The Baobab tree (Adansonia species) is native to the African continent. These trees have the unique ability to grow outward rather than upward, creating an unusually bulbous and stout trunk. They produce hard-shelled oblong fruits, which are said to be extremely high in vitamin C. The powder of the fruit can be used to make juice or in baked goods such as sour dough breads. The seeds of the fruit yield oil that is edible in small quantities, but more often used for commercial purposes such as cosmetics. The seeds may also be roasted and ground into a coffee substitute. The leaves are edible and are a high source of iron. They may be used as a suitable spinach substitute. The bark yields a fiber that may be sustainably harvested without killing the tree and woven into fabric and rope. The multi-functional economic value of this tree has been tremendously overlooked by most of Africa. According to an article in National Geographic, as of 2010 the potential value of the international market for baobab products stands at a billion US dollars per year.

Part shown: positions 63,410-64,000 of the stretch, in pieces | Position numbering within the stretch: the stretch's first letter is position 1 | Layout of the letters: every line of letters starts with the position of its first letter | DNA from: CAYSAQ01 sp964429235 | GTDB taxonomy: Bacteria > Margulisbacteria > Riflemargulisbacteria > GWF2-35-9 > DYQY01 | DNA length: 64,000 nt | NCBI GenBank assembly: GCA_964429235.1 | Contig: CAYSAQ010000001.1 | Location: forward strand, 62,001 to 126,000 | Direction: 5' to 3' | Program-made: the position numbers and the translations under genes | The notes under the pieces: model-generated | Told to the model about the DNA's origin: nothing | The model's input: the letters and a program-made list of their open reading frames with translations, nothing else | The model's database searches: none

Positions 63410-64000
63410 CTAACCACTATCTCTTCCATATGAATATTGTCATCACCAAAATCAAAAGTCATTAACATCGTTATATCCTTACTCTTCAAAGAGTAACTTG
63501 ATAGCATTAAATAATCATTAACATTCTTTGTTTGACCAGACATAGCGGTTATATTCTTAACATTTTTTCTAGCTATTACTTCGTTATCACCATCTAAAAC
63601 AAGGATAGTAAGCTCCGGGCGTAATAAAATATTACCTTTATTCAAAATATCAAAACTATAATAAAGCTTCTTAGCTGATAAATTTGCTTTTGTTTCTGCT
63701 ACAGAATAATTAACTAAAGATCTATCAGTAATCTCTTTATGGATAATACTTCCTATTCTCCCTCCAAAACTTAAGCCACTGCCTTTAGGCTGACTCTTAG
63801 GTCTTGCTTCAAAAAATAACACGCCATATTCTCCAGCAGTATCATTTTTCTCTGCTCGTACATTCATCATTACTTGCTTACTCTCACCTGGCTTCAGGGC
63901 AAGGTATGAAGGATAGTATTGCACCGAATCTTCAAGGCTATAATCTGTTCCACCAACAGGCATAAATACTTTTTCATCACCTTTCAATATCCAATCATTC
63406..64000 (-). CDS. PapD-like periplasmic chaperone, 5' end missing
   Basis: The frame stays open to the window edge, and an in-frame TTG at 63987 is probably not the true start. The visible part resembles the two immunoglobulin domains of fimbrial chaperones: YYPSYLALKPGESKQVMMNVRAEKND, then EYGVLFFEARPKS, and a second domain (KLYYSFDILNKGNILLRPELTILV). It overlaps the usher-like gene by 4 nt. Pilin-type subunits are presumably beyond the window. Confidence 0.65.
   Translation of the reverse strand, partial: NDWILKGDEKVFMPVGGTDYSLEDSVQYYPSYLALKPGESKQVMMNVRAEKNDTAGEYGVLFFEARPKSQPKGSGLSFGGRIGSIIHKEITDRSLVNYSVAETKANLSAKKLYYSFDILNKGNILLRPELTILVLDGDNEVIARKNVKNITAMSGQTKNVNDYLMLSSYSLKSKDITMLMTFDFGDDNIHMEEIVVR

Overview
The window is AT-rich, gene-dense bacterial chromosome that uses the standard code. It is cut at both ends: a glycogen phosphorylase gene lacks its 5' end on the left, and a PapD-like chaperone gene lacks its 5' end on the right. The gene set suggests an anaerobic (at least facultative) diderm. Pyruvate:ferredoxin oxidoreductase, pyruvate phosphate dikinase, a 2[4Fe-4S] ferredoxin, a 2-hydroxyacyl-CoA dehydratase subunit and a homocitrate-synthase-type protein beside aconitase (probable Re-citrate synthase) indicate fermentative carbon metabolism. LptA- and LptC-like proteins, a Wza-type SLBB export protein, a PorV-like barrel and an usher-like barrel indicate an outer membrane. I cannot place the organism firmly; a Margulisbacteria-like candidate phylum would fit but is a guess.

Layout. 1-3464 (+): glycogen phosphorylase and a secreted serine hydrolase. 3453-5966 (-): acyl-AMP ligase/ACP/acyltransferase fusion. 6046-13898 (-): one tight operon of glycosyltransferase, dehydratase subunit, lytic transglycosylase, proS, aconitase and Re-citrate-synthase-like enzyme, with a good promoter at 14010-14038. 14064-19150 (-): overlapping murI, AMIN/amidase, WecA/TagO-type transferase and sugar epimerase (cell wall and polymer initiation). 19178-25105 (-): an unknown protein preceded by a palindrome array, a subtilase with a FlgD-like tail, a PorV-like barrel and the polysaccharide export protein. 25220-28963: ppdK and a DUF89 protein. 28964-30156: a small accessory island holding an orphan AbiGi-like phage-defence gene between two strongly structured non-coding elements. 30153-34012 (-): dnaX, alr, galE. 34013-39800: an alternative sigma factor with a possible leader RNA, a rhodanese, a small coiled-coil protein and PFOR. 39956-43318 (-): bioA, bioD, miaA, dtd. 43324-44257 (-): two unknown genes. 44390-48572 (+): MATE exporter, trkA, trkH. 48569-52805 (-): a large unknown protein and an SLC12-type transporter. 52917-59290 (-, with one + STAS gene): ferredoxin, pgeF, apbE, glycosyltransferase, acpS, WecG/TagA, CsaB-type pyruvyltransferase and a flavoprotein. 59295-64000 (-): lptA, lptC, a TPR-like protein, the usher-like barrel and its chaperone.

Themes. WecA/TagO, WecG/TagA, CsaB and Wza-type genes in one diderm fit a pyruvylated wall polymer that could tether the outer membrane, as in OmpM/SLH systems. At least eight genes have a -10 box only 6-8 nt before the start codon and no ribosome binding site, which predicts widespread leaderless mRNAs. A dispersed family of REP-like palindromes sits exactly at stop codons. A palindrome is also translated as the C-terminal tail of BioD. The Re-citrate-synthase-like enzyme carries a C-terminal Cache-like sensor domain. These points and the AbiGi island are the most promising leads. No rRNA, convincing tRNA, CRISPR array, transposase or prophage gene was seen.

In Malawi, there are a few products that are starting to be generated at a local level Our friend, Shupe, has been making baobab juice for several years now and using it to supply grocery stores and other local markets. There are several local businesses now who have begun marketing the powdered baobab fruit and even exporting the oil, along with other products. Unfortunately, despite the growing economic interest, we have yet to see many individuals or projects devoted to the replanting or replenishing of these trees. One of the reasons for this may be due to the fact that the baobab tree doesn’t need to be replaced very often as it has been estimated to live for upwards of 2-4,000 years! That’s amazing return on your energy if you can take 5 minutes to put a seed in the ground that has the potential to give food to a nation for the next several thousand years. We have planted several of the trees at Never Ending Food and while we are waiting for the trees to give us fruit we have been eating the leaves as a vegetable crop for several years already. The marvelous tree should be celebrated as an African ‘miracle’ for all of its uses, but instead (as with many other local resources) it is all to often viewed as a ‘bush food’ and even, at times, cut down to allow for the further planting of maize (corn) crops.